Rational theories of diagnostic reasoning assume that the reasoner’s goal is to infer the conditional probability of a cause given an effect from the available data. Typically, diagnostic reasoning is modeled within a statistical inference framework, …

In diagnostic causal reasoning, the goal is to infer the probability of causes from one or multiple observed effects. Typically, studies investigating such tasks provide subjects with precise quantitative information regarding the strength of the …

This chapter discusses diagnostic reasoning from the perspective of causal inference. The computational framework that provides the foundation for the analyses--probabilistic inference over graphical causal structures--can be used to implement …

Our research examines the normative and descriptive adequacy of alternative computational models of diagnostic reasoning from single effects to single causes. Many theories of diagnostic reasoning are based on the normative assumption that inferences …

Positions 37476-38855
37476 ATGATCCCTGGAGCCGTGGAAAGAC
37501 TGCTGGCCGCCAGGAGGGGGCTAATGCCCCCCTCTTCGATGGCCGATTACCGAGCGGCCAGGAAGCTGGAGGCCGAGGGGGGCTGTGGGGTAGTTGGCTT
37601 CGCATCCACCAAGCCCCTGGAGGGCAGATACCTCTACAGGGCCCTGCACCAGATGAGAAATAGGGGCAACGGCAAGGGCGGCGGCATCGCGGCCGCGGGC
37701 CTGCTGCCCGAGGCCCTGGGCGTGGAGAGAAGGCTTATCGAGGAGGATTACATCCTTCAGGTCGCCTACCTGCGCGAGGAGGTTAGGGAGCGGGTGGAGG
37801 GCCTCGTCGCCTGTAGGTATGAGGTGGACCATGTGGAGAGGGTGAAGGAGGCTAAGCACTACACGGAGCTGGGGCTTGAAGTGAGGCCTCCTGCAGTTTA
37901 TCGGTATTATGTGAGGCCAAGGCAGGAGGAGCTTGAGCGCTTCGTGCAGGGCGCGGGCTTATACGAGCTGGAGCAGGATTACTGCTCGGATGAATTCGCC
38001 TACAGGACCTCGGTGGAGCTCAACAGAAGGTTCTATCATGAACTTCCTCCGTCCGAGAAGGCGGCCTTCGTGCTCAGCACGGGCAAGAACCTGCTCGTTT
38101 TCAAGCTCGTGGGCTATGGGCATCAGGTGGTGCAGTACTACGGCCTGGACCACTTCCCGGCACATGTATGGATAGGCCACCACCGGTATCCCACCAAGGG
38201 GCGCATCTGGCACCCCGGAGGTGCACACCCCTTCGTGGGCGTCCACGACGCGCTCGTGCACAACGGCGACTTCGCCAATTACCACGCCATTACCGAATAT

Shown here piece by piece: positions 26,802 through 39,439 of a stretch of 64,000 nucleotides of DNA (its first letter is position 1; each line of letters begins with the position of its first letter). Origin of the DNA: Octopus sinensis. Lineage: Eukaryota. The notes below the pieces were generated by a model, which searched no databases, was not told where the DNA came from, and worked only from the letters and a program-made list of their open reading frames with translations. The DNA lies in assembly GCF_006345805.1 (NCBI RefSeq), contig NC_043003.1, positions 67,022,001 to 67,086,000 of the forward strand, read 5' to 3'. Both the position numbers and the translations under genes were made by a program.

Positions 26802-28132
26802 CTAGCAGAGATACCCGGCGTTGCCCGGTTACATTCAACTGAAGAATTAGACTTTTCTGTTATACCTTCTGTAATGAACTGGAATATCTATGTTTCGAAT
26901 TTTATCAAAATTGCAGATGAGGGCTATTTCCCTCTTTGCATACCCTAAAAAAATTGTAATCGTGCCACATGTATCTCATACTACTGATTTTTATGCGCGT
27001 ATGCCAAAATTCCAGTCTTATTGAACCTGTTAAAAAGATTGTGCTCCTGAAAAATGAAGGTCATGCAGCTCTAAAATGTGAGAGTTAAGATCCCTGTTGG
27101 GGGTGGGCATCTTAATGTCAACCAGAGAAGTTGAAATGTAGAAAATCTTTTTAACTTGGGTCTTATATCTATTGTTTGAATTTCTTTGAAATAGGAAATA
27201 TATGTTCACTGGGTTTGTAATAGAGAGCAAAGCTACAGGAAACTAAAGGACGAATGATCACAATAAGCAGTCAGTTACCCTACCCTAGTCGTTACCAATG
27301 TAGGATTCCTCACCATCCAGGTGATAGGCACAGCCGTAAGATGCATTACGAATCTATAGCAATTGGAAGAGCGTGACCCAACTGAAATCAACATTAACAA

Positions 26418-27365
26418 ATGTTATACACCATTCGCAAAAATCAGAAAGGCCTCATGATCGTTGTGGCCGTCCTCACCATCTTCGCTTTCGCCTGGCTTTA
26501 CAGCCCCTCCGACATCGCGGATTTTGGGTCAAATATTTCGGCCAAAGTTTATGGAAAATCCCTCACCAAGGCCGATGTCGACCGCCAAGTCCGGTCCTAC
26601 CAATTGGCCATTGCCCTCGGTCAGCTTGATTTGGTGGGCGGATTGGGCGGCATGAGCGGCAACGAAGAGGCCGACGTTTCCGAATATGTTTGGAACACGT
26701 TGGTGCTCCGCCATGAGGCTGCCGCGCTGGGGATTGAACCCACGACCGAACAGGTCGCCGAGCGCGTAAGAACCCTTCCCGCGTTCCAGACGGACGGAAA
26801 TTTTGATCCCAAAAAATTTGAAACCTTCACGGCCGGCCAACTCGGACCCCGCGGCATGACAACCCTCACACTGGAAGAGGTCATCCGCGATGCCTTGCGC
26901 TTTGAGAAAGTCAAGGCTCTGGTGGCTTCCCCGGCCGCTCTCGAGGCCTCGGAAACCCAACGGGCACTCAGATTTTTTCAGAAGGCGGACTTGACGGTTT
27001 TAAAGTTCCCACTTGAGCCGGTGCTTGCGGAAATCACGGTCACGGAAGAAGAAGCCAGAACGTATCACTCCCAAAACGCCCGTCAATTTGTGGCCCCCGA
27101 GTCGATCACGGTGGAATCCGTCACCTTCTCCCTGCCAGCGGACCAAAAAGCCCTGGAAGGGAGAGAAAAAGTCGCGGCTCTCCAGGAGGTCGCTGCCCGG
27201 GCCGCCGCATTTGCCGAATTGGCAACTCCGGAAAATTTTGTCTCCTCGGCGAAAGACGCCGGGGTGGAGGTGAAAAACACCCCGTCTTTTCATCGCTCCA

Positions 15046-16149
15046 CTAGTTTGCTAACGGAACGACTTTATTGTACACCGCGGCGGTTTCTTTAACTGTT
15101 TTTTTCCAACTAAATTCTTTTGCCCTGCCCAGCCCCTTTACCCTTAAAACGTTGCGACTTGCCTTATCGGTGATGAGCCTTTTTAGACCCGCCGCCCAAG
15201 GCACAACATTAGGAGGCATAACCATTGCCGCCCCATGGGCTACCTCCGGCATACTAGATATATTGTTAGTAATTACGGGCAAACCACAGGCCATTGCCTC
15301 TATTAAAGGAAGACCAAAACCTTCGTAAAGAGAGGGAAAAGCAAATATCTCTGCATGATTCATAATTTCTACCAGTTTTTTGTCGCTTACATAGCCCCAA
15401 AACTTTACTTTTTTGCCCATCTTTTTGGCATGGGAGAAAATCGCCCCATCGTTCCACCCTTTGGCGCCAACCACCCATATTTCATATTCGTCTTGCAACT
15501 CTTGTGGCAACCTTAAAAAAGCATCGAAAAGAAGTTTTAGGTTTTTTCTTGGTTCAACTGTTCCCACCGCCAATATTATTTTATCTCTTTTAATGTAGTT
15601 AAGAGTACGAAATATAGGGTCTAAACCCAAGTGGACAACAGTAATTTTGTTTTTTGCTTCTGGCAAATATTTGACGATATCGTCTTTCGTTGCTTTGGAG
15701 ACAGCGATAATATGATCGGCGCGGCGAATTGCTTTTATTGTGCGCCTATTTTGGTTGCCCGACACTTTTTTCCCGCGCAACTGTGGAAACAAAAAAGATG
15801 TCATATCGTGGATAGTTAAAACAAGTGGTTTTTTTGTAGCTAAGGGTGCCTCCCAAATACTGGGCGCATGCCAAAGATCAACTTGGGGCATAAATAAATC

In sequential diagnostic reasoning, the goal is to infer the probability of a cause event from sequentially observed effects. Typically, studies investigating such tasks provide subjects with precise quantitative information regarding the strength of …

Whereas the traditional normative benchmark for diagnostic reasoning from effects to causes is provided by purely statistical norms, we here approach the task from the perspective of rational causal inference. The core feature of the presented model …

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